Fluorescence Correlation Spectroscopy as a tool to study the transcription rate of Bicoid targets during Drosophila embryonic development

In embryos, cell differentiation occurs via the formation of spatial gradients of molecules called morphogens, which control the expression of a number of target genes determining cell identity. A common model system to study morphogen is the Bicoid gradient, which determine anterio-posterior patterning in the Drosophila fly. Here we propose to apply novel methods in both fly genetics (to label the nascent mRNA of target genes) and fluorescence imaging (to detect the fluctuations in signal caused by the periodic creation of new mRNA at transcription sites) in order to measure the rate of transcription of a target gene of Bicoid, hunchback, in each nucleus along the anterioposterior axis of Drosophila flies. Systematic measurements will allow determining which factors influence this transcription rate (e.g. the concentration of Bicoid, the concentration of Hunchback), especially in the border region where there is a switch between expression and no expression.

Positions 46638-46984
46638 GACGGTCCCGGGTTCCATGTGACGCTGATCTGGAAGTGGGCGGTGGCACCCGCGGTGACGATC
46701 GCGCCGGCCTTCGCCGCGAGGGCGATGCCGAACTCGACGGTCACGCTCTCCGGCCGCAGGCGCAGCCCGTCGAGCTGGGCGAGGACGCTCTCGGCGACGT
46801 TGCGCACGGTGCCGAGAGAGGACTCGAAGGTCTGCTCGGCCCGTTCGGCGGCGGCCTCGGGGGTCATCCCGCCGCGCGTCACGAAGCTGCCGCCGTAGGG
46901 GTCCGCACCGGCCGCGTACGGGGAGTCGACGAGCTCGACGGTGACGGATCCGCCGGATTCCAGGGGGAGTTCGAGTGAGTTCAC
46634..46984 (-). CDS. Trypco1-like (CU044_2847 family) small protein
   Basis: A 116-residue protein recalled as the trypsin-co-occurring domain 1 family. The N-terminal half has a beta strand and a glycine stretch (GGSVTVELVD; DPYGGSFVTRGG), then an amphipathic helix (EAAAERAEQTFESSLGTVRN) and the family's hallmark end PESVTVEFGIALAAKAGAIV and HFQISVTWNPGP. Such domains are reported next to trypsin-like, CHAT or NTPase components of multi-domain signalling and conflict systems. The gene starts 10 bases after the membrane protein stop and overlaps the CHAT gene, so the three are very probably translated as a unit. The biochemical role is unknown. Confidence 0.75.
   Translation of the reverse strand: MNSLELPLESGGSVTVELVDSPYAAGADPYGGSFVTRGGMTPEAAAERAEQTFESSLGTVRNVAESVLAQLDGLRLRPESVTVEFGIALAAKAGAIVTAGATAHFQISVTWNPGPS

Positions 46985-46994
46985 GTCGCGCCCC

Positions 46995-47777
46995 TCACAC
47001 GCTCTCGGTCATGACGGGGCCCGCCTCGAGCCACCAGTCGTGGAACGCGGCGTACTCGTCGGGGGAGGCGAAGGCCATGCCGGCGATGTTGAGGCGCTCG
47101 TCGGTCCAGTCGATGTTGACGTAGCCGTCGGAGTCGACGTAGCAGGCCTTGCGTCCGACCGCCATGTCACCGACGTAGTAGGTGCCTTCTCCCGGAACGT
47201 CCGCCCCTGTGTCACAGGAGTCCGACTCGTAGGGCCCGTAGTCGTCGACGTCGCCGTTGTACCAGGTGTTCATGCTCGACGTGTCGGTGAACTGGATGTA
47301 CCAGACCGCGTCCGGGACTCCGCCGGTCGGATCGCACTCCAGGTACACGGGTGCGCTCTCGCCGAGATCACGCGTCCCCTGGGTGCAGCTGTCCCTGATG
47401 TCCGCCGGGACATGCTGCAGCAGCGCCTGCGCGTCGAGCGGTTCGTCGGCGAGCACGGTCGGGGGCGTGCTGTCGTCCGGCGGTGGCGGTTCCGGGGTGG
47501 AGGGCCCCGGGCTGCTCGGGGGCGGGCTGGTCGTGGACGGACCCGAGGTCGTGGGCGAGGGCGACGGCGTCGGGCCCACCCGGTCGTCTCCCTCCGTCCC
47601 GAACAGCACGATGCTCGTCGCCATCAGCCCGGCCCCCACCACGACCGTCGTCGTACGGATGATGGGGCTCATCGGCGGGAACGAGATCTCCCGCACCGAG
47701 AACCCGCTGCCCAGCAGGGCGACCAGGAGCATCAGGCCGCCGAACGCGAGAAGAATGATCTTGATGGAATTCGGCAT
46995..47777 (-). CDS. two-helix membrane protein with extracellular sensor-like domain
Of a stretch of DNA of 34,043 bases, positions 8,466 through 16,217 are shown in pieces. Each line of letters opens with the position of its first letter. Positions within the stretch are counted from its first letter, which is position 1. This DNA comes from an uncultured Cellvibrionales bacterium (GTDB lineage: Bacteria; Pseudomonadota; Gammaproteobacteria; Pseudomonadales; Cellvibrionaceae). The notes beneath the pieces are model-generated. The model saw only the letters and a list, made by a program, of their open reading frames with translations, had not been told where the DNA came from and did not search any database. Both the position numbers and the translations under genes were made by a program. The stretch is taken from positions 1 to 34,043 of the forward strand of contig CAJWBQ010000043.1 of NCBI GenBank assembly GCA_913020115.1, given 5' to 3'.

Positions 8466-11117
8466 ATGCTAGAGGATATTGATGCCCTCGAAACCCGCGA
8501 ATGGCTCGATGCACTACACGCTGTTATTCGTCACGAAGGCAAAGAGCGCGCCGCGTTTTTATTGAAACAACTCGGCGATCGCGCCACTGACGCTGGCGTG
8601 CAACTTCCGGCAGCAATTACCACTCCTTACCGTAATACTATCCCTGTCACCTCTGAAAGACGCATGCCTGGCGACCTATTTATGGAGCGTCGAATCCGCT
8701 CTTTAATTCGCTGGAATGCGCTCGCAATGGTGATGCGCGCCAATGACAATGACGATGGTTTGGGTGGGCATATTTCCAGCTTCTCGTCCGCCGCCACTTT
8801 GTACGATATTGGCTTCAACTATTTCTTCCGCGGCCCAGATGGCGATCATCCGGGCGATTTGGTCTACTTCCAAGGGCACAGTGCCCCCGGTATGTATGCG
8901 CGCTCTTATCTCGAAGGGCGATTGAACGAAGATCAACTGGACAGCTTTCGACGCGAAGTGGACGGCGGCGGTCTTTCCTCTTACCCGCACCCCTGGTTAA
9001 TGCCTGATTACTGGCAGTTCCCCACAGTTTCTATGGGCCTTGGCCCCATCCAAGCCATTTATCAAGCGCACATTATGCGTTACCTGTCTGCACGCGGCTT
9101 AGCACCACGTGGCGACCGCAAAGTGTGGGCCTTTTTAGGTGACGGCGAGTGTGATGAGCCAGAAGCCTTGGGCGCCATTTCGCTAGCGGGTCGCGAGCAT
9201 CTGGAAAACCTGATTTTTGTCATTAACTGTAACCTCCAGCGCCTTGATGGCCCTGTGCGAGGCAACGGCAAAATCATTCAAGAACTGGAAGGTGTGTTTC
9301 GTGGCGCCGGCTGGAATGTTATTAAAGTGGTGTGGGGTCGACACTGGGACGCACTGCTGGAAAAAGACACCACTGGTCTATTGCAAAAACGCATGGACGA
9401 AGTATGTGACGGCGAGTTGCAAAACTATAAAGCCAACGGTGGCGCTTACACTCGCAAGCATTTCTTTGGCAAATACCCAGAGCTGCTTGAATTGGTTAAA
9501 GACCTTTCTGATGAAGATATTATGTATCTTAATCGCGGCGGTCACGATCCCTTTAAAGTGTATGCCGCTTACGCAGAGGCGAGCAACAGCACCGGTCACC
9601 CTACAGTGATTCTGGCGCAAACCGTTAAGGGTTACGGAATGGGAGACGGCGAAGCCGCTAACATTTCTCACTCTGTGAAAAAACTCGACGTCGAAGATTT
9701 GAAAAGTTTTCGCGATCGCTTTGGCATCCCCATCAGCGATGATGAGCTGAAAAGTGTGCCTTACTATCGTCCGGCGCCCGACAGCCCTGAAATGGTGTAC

Faculty Supervisor:

Cecile Fradin


Carmina Angelica Perez Romero



Physics / Astronomy



McMaster University



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